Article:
OKLAHOMA CITY – Multiple tornadoes touched down in Oklahoma and Kansas late Tuesday into Wednesday after days of violent weather damaged homes and businesses and knocked out power to thousands of people.
Many Oklahomans woke up to storm sirens as two likely tornadoes touched down in the Oklahoma City area Wednesday, according to the National Weather Service.
Oklahoma City Mayor David Holt said there were no reported injuries in the city, but some roofs were damaged. "All in all, we’re okay!" Hold wrote on Twitter Wednesday.
Two other suspected twisters touched down in the western part of the state, near Frederick and Clinton, about 85 miles west of Oklahoma City. The National Weather Service was surveying the area to confirm the intensity and scale of the tornadoes.
A twister in Clinton ripped off the roof of an auto repair shop and knocked over power lines and traffic signs. The Clinton Regional Airport reported 28 out of 29 hangars took damage; one collapsed on a plane and a vehicle. In Mustang, a vehicle was seen flipped over on its side near buildings with damaged roofs.
Several tornadoes also touched down in western Kansas, but there were no initial reports of injuries or major damage, according to the National Weather Service.
KFOR-TV Meteorologist Mike Morgan said one of the tornadoes in the Oklahoma City area was a "multi-vortex" tornado.
"It was a pretty good size, cone-shaped tornado and then went over to a multi-vortex tornado," he said.
AccuWeather Senior Meteorologist Dan Pydynowski said a multi-vortex tornado is created when wind is rotating around several different, small centers within the tornado as opposed to one center of a tornado.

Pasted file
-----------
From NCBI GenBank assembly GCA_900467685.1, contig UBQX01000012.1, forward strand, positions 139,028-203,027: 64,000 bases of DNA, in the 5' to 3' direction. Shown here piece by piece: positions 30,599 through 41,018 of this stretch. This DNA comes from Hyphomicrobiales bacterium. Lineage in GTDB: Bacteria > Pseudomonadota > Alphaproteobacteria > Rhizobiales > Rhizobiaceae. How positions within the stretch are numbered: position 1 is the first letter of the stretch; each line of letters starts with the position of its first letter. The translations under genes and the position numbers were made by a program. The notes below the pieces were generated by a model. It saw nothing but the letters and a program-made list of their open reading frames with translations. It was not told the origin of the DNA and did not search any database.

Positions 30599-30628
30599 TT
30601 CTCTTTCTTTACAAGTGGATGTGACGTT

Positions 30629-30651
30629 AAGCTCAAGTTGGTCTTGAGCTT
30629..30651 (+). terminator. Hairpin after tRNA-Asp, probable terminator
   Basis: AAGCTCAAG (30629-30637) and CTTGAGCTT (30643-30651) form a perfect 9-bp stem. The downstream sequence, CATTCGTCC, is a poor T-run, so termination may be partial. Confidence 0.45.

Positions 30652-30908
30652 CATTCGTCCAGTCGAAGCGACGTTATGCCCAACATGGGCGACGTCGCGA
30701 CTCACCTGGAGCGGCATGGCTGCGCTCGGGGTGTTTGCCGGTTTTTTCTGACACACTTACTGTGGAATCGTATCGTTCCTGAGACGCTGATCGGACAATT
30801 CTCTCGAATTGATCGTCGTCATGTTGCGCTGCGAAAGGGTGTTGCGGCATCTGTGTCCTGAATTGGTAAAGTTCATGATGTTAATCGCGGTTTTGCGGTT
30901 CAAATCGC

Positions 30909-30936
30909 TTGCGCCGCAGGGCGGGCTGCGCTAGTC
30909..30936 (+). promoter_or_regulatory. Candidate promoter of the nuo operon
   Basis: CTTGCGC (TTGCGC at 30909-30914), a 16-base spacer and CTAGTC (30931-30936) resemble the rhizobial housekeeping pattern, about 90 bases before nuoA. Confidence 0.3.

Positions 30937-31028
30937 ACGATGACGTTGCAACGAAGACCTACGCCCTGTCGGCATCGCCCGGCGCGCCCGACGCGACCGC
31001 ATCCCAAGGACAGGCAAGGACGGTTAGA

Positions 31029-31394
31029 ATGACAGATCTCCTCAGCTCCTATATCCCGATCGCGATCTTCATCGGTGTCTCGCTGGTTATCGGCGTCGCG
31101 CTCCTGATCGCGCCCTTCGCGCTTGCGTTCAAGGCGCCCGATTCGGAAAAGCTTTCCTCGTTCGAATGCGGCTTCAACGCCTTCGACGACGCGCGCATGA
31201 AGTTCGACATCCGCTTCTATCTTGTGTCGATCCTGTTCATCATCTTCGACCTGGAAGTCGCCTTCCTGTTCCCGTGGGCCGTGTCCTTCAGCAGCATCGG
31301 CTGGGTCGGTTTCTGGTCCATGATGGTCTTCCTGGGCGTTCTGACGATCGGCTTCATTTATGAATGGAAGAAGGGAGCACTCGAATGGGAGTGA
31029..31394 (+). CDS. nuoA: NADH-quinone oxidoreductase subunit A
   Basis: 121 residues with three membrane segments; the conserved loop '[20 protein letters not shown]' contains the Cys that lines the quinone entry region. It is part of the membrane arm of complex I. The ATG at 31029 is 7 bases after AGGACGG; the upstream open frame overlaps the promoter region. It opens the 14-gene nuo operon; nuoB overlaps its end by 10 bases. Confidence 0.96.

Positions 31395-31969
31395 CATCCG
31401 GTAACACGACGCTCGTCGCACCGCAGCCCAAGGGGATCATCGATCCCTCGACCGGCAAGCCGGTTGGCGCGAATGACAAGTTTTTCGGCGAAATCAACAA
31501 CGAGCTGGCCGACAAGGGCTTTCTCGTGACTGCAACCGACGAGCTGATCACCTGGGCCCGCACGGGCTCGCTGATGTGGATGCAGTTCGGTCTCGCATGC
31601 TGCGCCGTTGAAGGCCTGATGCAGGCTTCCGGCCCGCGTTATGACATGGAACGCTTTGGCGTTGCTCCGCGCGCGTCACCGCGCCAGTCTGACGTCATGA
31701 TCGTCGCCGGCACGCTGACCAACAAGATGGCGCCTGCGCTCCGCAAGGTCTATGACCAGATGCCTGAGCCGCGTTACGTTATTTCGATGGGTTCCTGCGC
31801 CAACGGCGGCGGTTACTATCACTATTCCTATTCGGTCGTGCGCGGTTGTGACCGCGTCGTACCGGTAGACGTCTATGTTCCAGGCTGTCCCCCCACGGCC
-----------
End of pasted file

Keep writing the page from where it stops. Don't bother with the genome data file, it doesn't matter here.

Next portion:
"Sometimes you have two or three centers that the wind is whipping around," he said. "They can be a little more dangerous, you can have a little more damage, a couple different swaths of damage along the path of each of the vortices. But it still comes down to what the winds speeds are, more than anything."
Towns throughout Oklahoma are still recovering after a severe storm system Sunday that brought tornadoes, heavy rain, damaging winds, baseball-size hail and flash-flooding. At least seven tornadoes had been confirmed and several others were awaiting verification, according to the National Weather Service. Thousands of Oklahomans lost power because of storms whipping wind gusts of up to 70 mph.
The storms were spreading over parts of Kansas, Missouri and Texas, Pydynowski said, adding that the front was weakening.
"There will be thunderstorms, especially later today across Texas, but the threat may turn into a flood threat in Texas as opposed to violent storm threat."
Meanwhile, Hurricane Pamela made landfall on Mexico's Pacific coast Wednesday. The storm could approach Texas by Thursday.
Moisture being drawn northeastward from Pamela will "enhance the threat heavy rain" across the southern Plains by Wednesday night, the National Weather Service said.
This has been a relatively quiet year for tornadoes thus far, and the overall number of tornadoes for 2021 is below the recent three-year average. But there have been some spikes during the spring and summer, according to the National Weather Service Storm Prediction Center.
Bacon reported from Arlington, Va. Contributing: The Associated Press
This article originally appeared on USA TODAY: Tornado warnings in Midwest as 'multi-vortex' tornado hits Oklahoma